Bruges, living in history

Every European country seems to have one: a city that thoroughly encompasses all that the nation holds dear. Bruges is such for Belgium, sitting there all proud and pretty, epitomizing the grandeur and perfection otherwise relegated to storybooks. With canal boats, horse-drawn carriages and bicycles, the ethnic spirit swallows visitors whole.
It is difficult to sum up the magic of Bruges placid bottle-green canals with steeped-roofed medieval houses, market squares and slumbering parks in just a few words. The city’s impressive cultural and artistic heritage is famed throughout the world and has turned Bruges into one of Europe’s major tourist destinations. The medieval streets, winding canals and its green ramparts charm hundred of thousands of visitors each year and in 2000 its historic city centre was added to the UNESCO World Heritage list. The fascinating city’s classic buildings and excellent reputation for gastronomy fully deserves its status as a congress centre and holiday destination par excellence.

The name Bruges first appeared in our history books in the 9th century. It was the most prosperous city in Europe, but the silting up of the River Zwyn and changing political circumstances made it literally a backwater.  And for 500 years, whilst other cities grew and were endlessly transformed, Bruges remained forgotten and untouched.

Bruges is truly a rare place steeped in ancient history. This is a city you’ll need to explore thrice over – the first tour should be on your own in order that you can walk around freely with your mouth hanging open, agog at all around you. Like the domed ceilings of St Saviour’s Cathedral – Bruges oldest parish church dating back to the 12th century and the neo-gothic palace. Then there’s the old fish market beside the canal, trading fresh seafood from the nearby North Sea and the Groeninge Museum displaying great masters of the 15th century – not forgetting the Beguinage, its courtyard lawns swimming in daffodils. Every building in Bruges has a long history and to list them all here is near impossible.

Bruges is tagged as the ‘Venice of the North’, so it makes sense that your second tour should be by boat – you will be astounded at the concentrations of pure perfection and discover Bruges from a surprisingly different angle.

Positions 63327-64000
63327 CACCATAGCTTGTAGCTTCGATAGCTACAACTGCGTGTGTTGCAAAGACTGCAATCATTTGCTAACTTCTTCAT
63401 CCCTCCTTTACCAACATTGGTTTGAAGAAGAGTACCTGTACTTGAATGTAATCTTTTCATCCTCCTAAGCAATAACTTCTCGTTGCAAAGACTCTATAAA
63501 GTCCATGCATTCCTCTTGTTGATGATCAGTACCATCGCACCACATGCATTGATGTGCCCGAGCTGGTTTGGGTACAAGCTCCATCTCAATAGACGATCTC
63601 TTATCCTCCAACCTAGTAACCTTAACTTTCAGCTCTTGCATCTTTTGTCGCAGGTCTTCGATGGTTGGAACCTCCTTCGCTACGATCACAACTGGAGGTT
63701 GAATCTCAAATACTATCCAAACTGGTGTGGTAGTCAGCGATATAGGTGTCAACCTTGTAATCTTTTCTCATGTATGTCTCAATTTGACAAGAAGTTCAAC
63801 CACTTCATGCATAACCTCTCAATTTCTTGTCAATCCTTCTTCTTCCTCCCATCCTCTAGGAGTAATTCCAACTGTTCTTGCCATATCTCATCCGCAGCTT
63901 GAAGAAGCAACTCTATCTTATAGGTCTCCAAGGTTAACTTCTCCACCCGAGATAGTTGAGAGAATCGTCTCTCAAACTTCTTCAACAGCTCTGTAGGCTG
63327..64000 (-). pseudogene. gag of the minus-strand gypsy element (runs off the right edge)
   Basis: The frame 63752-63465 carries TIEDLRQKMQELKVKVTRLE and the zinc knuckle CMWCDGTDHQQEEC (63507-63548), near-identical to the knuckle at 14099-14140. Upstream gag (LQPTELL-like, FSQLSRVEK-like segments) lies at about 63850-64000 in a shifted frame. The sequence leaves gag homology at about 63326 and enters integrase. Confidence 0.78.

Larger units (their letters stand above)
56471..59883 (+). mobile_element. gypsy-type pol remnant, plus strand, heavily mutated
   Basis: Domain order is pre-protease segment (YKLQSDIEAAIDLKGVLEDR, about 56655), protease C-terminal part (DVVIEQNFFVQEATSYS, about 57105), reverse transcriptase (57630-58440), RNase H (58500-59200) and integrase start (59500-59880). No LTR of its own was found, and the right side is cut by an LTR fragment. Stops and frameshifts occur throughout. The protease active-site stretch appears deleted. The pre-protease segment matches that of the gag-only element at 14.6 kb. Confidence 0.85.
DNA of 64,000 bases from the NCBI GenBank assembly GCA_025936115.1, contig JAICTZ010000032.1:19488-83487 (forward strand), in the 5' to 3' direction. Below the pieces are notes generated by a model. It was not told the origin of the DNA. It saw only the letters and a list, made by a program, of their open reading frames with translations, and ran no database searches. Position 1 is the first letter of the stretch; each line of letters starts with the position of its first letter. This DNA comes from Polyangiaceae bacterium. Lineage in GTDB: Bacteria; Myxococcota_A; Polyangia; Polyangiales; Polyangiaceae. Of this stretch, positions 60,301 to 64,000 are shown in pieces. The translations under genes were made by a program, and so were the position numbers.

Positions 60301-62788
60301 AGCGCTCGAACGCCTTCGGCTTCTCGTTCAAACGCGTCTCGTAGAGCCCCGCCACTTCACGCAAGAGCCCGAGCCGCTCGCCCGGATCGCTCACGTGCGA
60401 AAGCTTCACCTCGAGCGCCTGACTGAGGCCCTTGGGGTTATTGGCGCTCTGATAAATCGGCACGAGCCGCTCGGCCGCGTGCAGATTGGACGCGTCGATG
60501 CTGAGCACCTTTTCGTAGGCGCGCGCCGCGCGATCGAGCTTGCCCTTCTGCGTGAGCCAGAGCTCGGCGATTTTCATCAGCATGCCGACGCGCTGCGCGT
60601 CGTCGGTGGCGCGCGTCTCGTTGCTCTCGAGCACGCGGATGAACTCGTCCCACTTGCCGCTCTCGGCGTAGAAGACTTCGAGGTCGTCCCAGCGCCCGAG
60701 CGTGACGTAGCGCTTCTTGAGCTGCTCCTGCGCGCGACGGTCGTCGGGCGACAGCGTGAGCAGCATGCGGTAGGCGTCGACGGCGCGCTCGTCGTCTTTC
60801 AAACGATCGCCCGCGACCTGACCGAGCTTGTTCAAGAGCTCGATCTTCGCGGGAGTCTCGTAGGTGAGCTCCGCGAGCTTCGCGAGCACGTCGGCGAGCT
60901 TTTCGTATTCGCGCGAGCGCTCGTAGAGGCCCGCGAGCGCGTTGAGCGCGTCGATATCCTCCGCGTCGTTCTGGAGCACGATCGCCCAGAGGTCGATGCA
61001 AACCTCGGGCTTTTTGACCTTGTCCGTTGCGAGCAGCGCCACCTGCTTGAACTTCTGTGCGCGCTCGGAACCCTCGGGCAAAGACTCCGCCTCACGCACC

Your final tour should be with a guide who will overdose you on the city’s remarkable history.

You will be hard pressed to find a street you wouldn’t want to live on, a pub you wouldn’t like to get to know, a view you wouldn’t wish to call my own. After all this exploring you’ll need to catch your breath and unwind; and the best place to do this would be the Hotel Heritage, an intimate family run hotel just a block away from the Market Square, in the heart of Bruges. The Heritage, a recently renovated mansion house dating back to the 14th century, is for the traveller who appreciates only the finest. Here luxury has been taken to a new level with gracious 18th century furnishing and rich Italian and French fabrics.

No detail has been overlooked: complimentary Hermes bathroom toiletries; a computer in each room; a nightly turndown service; a note slipped under the door forecasting the weather for the following day; a well equipped gym beneath a 14th century vaulted ceiling in the cellar; a sumptuous breakfast served in a stately room akin to a Venetian palace.

The hotel is owned and managed by Johan and Isabelle Creytens, who clearly love their role in promoting tourism to Bruges, and as such have set an unreasonably high standard for other European hotels.

When you travel to Bruges and enjoy the Heritage experience you will no doubt agree that this boutique hotel is well overdue a five star rating.

Hotel Heritage
Niklaas Desparsstraat 11,
8000-Bruges
Belgium
Email: info@hotel-heritage.com
Website: www.hotel-heritage.com
Phone: +32-50-444444
Fax: +32-50-444440

Bruges Tourism Authority www.bruges.be
Belgium Travel Specials

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About the author: Cindy-Lou Dale

Cindy-Lou Dale is a freelance writer who originates from a small farming community in Southern Africa, which possibly contributed to her adventurous spirit and led her to become an internationally acclaimed photojournalist. Her career has moved her around the world but currently she lives in a picture postcard village in England, surrounded by rolling green hills and ancient parish churches. Her work is featured in numerous international magazines, including TIME and National Geographic.

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